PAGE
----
I think from the parents view...the most dependant child, (and troublesome), needs the most help. So, most of the energy is lavished on the poor bird. The poor bird is manipulative and quickly learns what strings to pull. In reality...the more help poor bird gets from momma bird, the more dependant and worse off little bird becomes. He may be well off finanicially but is still dependant. Baby bird may inherit the farm, but will piss it away in short order since he has not been taught the proper life skills. Parents don't see what they are doing since they just want to fill a need. They may subconsciencely know-but are in denial.
It's not odd that YOU frequent these RE forums!

Our parents are dysfunctional. That's just the way it is. Not all families are warm and fuzzy. Try not to obsess. You have to work with what you got. Only you can control your environment for happiness. If your folks need your help...they will ask. But, out of sight is out of mind to them. And for you...you don't need to be where you're not wanted. Kind of a self fulfulling dilemma. Just get on with life and raising your family. And this time...it will be done right!
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Old 12-23-2007, 05:00 PM   #67
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Hi Boilerman, I don't quite know how to answer your plea for help, but I will try...

I think from the parents view...the most dependant child, (and troublesome), needs the most help. So, most of the energy is lavished on the poor bird. The poor bird is manipulative and quickly learns what strings to pull. In reality...the more help poor bird gets from momma bird, the more dependant and worse off little bird becomes.
I'm beginning to think that parents who act this way are faced with a parenting dilemma...supporting the sick bird through adulthood (continuing with your analogy) because that's what a parent naturally does vs. maintaining a sense of fairness to all the baby birds. Maybe the parental instinct to help out an ailing bird in need overwhelms everything else, even if it's at the expense of the all other baby birds (OK now, I've taken the bird thing as far as I can ). By the way, see post #55 above for a pictorial representation!


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It's not odd that YOU frequent these RE forums!
Interesting observation...hmmmm. It's all coming together now!
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Old 12-23-2007, 06:21 PM   #68
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Boilerman...That's one reason why I used the bird analogy...the other is I always see things in respect to animals...since critters are what interest me most. If you get a chance...look up a type of bird called the "Cowbird" and see how the baby chicks fit into all of this. Some human families have a baby cowbird in their midst and don't even know it...
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Old 12-23-2007, 08:44 PM   #69
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It's been my observation that when a grown child is getting money from the parents, some form of "payment" is oftentimes extracted.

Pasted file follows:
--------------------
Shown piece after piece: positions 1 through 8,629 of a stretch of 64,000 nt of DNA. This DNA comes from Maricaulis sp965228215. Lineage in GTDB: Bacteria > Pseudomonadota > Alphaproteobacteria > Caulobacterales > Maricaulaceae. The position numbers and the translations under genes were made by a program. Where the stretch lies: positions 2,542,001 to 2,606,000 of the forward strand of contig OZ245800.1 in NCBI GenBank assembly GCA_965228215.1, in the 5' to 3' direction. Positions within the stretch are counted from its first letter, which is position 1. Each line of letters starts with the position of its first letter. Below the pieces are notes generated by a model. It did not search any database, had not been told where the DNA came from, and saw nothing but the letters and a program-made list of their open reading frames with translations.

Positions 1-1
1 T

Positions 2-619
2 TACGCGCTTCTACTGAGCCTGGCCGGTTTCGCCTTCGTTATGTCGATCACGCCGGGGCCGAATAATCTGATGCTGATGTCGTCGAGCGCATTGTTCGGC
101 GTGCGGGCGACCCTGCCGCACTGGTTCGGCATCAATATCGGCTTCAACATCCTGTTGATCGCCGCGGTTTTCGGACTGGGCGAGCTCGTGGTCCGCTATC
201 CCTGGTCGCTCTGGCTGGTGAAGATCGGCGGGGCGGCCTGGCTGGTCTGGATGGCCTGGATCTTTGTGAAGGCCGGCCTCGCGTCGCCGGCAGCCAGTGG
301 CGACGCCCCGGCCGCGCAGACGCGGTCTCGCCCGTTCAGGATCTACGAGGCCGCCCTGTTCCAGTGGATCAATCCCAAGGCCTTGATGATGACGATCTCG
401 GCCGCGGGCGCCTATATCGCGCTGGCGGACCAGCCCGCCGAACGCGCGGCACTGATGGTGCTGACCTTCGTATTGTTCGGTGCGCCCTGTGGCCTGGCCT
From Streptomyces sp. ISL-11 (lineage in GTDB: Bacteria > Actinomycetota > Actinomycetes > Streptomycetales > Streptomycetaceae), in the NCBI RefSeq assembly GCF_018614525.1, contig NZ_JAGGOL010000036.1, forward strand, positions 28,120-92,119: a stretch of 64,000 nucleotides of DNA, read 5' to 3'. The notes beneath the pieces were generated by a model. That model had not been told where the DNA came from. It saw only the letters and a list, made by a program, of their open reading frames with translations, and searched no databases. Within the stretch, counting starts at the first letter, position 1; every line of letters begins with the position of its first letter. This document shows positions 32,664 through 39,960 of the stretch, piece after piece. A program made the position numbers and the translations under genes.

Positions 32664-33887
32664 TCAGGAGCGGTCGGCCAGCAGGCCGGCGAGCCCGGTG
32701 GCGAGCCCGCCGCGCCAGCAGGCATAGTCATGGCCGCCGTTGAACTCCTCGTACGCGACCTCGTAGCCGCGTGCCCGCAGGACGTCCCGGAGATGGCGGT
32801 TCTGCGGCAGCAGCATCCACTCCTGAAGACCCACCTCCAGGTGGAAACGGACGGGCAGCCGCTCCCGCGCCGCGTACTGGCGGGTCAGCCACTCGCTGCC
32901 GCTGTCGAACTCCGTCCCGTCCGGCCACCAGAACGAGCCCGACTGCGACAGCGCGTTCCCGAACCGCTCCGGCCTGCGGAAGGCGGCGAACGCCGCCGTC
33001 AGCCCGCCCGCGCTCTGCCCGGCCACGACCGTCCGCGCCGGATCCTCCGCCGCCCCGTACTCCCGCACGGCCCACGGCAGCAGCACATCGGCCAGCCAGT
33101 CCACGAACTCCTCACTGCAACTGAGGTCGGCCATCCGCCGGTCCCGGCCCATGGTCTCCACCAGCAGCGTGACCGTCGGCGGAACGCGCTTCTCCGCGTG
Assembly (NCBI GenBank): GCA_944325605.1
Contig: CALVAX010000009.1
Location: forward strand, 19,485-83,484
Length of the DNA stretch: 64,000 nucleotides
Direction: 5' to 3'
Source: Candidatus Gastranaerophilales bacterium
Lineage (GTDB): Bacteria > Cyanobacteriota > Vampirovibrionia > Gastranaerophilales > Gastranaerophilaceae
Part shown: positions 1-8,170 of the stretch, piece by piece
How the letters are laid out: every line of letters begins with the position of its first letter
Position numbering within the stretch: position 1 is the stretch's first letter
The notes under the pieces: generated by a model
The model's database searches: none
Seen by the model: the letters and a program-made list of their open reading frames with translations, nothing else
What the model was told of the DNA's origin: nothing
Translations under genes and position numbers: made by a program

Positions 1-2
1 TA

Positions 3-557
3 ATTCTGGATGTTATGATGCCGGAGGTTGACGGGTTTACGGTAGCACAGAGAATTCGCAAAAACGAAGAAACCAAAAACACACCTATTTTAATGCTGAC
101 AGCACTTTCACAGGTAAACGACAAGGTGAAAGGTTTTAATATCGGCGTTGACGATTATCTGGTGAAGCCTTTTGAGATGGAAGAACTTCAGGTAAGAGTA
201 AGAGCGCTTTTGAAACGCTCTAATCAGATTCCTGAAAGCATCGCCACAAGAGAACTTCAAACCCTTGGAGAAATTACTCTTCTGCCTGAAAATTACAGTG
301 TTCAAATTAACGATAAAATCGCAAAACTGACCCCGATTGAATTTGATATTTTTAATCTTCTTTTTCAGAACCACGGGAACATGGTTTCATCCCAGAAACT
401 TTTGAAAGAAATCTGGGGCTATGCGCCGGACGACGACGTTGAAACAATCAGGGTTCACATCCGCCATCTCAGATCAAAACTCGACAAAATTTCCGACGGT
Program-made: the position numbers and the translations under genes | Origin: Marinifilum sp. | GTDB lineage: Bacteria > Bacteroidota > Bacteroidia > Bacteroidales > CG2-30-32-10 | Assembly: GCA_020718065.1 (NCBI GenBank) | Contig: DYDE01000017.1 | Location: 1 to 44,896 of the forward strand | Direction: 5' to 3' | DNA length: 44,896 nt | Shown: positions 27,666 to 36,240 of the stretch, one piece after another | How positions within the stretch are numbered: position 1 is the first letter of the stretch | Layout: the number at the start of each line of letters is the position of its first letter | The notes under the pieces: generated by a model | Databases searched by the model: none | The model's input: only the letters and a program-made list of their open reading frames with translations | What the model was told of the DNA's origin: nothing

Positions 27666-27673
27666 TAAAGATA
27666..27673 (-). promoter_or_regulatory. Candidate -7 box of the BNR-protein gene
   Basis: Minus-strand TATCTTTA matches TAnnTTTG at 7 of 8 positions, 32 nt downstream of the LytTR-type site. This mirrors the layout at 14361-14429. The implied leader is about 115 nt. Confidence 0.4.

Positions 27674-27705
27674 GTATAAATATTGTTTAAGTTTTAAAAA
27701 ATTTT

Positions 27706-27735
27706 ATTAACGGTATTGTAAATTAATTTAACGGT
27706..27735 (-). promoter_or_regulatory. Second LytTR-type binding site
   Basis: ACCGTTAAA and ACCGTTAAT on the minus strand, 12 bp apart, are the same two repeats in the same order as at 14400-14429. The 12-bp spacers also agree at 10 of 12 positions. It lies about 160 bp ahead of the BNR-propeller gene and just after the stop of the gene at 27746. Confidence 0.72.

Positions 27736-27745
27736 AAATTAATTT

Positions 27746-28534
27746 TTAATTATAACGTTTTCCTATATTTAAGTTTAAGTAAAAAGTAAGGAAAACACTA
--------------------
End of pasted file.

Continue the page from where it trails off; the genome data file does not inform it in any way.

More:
This is so true; I have seen it from the son's POV, and the father's. I and the brother next to me never asked for or got any support beyond university, which was plenty in my opinion. My younger brother and sister got ongoing help. But at the same time, they put in more face time, because they lived nearby and I honestly think that they liked Mom and Dad more than I did. Their kids were the available grandkids; mine were 1000s of miles away. As locals they ought to have gotten more. At the same time they got a lot more "advice", which from my Dad was often enough correct but even more often overbearing and obnoxious.

My own children have been self sufficient at a high level right out of the gate. I am proud of them, I love to spend time with them, but they sure don't need me in any way other than whatever naturally flows from affection and respect. And that I have to cumulatively earn, as I can't whip out my billfold and buy a little.

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It is interesting that the rich wife is the one complaining about fairness while the son is perfectly happy with his parents. Note the kids #1 live a much more lavish lifestyle than the parents.

This is no surprise to me. My ex's parents were quite well off and they had 4 children. One son is an extremely successful MD with a lavish lifestyle, one
daughter a banker with a wealthy husband, then our family doing OK but frugal and somewhat constrained, then brother musician who never had 2 nickels. Guess what --all the money and attention went to the rich ones, I think because her parents felt they were buying some association with prestigious lifestyles. The musician's wife was eaten up about this. OTOH, I felt it was fine as I didn't want my MIL and FIL in my life any more than necessary. I think it is possible that wives are more bothered in these situations because they relate to their children's needs as well as their own.

I really have no interest in anyone else's money, unless I could earn it from fees or something. I want mine to be mine, and theirs to be theirs.


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Old 12-23-2007, 09:15 PM   #70
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OK - the bird analogy is broken.

The bird parents do NOT lavish the attention on the most sickly bird. The most sickly bird is the one that does not survive, because the healthier birds compete more successfully for the parents attention and thus get fed more often.

And the cowbird (nest parasite that it is), out competes the other baby birds because it is the one bigger and more demanding than the others.

In fact, I'm not really sure of any situation in nature, other than humans, where the more sickly/needy offspring get more attention. Survival is usually too tight for animals to lavish excess attention on those less fit to survive - simply because things are so tight that there is no excess attention available to be had.

Sorry - just cringing at incorrect biology......